Dreaming with Lions by Alexandre Arrechea is located at Faena Art, and it’s a beach installation, which makes it friendly enough for everyone. To see it, go to 32nd Street Beachfront, Miami Beach, open to the public, 2:30-6PM. On view through Dec. 6

Oolite Arts is presenting  Idioms and Taxonomies,  where one of my favorite Miami based artists, Jen Clay is presenting her work. I own one of her incredible creatures, and it’s the piece I love the most in my small collection. While you are there, don’t miss Oolite Arts’ new gift shop, featuring: Zines by Saudade County Press, a publishing collective with Monica Sorelle. Stop by The Bass Museum, and enjoy the outdoor sculpture garden. 

If you are already in the beach, stop by Artech House, where incredible digital installations take place every year. You need to reserve your tickets before going, but I promise you won’t be disappointed.

About 15 minutes away from Artech House by car, is MOCA,  a very special museum of contemporary art with great curations. I truly recommend you visit Raul de Nieve’s exhibition ‘Eternal Return and the Obsidian Heart’. Remember the carrousel that last year was placed at Faena? Imagine a full museum presenting his work. To step into this exhibition is to enter into an awareness of the multiplicity of time. Plus he is Mexican 🙂

I’m also intrigued by Emmett Moore’s exhibition: The Boat House from 11AM-5PM. The exact location is given upon RSVP, but we know it is somewhere in Spring Gardens (which is close to Wynwood) Nov. 30-Dec. 6., 11AM-5PM By appointment only

Little Haiti

The last part of my art week journey will probably be spent in Little Haiti, where incredible galleries such as Spinello Projects, probably the most important gallery in the city, Nina Johnson’s Gallery a pillar of the city, and Primary Projects, who will be presenting work by artist Wade Tullier. On December 6th I will be at Collective 62 from 11am to 3pm. This space was created by Nina Surel, a very special artist and a great friend who has inspired me to continue pursuing my artistic journey. I did a Braiding Ceremony at her space a couple of months ago, braiding the 10 artists currently on view. The name of the exhibition is Collective Thread. Would love to see you there.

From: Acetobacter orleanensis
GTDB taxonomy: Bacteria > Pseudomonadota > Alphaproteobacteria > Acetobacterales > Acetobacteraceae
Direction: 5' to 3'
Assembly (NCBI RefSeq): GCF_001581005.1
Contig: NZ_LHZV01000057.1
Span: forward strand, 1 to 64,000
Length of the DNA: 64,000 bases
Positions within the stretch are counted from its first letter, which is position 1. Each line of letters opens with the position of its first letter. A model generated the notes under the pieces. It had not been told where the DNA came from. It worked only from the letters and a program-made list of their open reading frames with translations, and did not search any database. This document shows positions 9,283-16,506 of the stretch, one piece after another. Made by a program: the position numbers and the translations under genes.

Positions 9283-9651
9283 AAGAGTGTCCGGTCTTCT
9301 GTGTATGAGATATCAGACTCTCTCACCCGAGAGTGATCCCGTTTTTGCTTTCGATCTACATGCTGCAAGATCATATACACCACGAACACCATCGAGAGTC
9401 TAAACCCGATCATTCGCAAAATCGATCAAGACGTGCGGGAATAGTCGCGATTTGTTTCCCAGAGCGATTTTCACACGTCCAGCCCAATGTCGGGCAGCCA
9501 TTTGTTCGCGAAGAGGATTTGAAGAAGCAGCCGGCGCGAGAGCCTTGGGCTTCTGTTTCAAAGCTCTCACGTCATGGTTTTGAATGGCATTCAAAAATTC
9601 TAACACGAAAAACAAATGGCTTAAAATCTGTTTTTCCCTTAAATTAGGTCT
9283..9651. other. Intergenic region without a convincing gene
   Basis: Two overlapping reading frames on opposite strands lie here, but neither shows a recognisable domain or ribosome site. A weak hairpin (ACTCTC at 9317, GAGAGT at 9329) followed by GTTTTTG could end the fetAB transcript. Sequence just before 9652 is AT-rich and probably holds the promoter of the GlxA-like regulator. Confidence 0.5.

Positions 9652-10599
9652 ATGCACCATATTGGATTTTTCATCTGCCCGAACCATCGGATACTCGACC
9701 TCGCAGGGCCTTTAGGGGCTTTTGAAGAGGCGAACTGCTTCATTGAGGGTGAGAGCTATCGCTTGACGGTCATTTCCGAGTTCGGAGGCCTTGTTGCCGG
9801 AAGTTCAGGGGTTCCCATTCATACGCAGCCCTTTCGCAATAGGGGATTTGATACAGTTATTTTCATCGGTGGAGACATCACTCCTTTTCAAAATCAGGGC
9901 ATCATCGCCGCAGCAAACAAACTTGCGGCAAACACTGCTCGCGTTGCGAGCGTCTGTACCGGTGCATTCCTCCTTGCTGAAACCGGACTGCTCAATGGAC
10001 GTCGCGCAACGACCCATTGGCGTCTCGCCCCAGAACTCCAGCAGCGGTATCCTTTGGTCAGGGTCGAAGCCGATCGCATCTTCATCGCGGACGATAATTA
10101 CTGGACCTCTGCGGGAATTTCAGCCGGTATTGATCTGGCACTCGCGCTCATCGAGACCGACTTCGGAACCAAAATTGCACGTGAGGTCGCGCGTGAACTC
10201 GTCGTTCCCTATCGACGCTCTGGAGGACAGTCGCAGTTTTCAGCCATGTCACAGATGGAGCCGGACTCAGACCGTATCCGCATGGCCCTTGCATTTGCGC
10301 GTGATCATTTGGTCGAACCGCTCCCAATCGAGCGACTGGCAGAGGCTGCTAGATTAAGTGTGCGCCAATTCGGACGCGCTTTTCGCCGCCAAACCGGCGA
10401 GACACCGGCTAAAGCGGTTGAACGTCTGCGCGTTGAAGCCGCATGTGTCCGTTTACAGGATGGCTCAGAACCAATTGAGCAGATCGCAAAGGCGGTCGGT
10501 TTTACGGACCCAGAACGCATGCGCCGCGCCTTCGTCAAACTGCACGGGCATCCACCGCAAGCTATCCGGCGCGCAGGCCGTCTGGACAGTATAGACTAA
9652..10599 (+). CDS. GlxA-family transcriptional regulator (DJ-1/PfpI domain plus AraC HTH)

Last, but not least, I’m curious about the A.I.M. Biennial presents site specific installations created by local artists responding to the historically layered landscapes, landmarks, architecture, and communities of South Florida during Miami Art Week 2020. As part of the A.I.M. Biennial, artist and YoungArts alumnus James Allister Sprang presents Aquifer of the Spirit.  Aquifers are underground systems of porous rock that purify and cleanse our water. Did you know that Miami is home to the largest Aquifer in the United States? Taking this as inspiration, Aquifer of the Spirit is a 10-minute sound work by James Allister Sprang, meant to cleanse its listeners while they listen using headphones. This work is a device for meditation and an invitation to listen deeply. Aquifer of the Spirit is accessible via discrete QR codes throughout the Design District, Little Haiti, Midtown, Brickell and Edgewater.

Enjoy the week if it’s possible for you health-wise. Don’t forget to visit the Rubell Museum, my favorite museum in the city.  Wash your hands often, and obviously wear a mask. It’s up to all of us to prove that life can go on because we can do this without taking extra risks.

Happy Art Week,